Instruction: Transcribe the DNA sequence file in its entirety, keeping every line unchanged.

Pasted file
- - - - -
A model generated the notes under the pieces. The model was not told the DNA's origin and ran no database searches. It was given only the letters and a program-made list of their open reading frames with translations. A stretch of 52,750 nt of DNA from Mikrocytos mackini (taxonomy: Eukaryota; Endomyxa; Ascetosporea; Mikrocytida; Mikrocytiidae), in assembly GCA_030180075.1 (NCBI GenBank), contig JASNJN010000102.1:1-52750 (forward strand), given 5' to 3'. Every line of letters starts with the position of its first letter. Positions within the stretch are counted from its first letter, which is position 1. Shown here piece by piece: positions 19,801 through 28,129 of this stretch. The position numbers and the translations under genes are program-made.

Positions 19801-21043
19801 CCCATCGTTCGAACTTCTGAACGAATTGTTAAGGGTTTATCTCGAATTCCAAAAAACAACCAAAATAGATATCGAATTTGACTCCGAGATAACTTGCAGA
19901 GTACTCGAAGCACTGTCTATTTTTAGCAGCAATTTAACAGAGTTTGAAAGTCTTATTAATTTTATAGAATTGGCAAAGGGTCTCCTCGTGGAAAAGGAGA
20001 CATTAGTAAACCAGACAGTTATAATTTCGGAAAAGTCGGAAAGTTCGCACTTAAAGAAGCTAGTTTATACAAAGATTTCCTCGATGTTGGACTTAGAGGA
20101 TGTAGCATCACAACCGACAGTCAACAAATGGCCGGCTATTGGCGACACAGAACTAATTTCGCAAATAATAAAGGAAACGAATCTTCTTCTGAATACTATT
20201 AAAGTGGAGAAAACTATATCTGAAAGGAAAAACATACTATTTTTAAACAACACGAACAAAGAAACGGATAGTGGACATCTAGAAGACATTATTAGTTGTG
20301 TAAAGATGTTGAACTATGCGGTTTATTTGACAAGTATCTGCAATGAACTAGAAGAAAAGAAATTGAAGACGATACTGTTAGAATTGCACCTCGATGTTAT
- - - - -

A model generated the notes under the pieces. The model was not told the DNA's origin and ran no database searches. It was given only the letters and a program-made list of their open reading frames with translations. A stretch of 52,750 nt of DNA from Mikrocytos mackini (taxonomy: Eukaryota; Endomyxa; Ascetosporea; Mikrocytida; Mikrocytiidae), in assembly GCA_030180075.1 (NCBI GenBank), contig JASNJN010000102.1:1-52750 (forward strand), given 5' to 3'. Every line of letters starts with the position of its first letter. Positions within the stretch are counted from its first letter, which is position 1. Shown here piece by piece: positions 19,801 through 28,129 of this stretch. The position numbers and the translations under genes are program-made.

Positions 19801-21043
19801 CCCATCGTTCGAACTTCTGAACGAATTGTTAAGGGTTTATCTCGAATTCCAAAAAACAACCAAAATAGATATCGAATTTGACTCCGAGATAACTTGCAGA
19901 GTACTCGAAGCACTGTCTATTTTTAGCAGCAATTTAACAGAGTTTGAAAGTCTTATTAATTTTATAGAATTGGCAAAGGGTCTCCTCGTGGAAAAGGAGA
20001 CATTAGTAAACCAGACAGTTATAATTTCGGAAAAGTCGGAAAGTTCGCACTTAAAGAAGCTAGTTTATACAAAGATTTCCTCGATGTTGGACTTAGAGGA
20101 TGTAGCATCACAACCGACAGTCAACAAATGGCCGGCTATTGGCGACACAGAACTAATTTCGCAAATAATAAAGGAAACGAATCTTCTTCTGAATACTATT
20201 AAAGTGGAGAAAACTATATCTGAAAGGAAAAACATACTATTTTTAAACAACACGAACAAAGAAACGGATAGTGGACATCTAGAAGACATTATTAGTTGTG
20301 TAAAGATGTTGAACTATGCGGTTTATTTGACAAGTATCTGCAATGAACTAGAAGAAAAGAAATTGAAGACGATACTGTTAGAATTGCACCTCGATGTTAT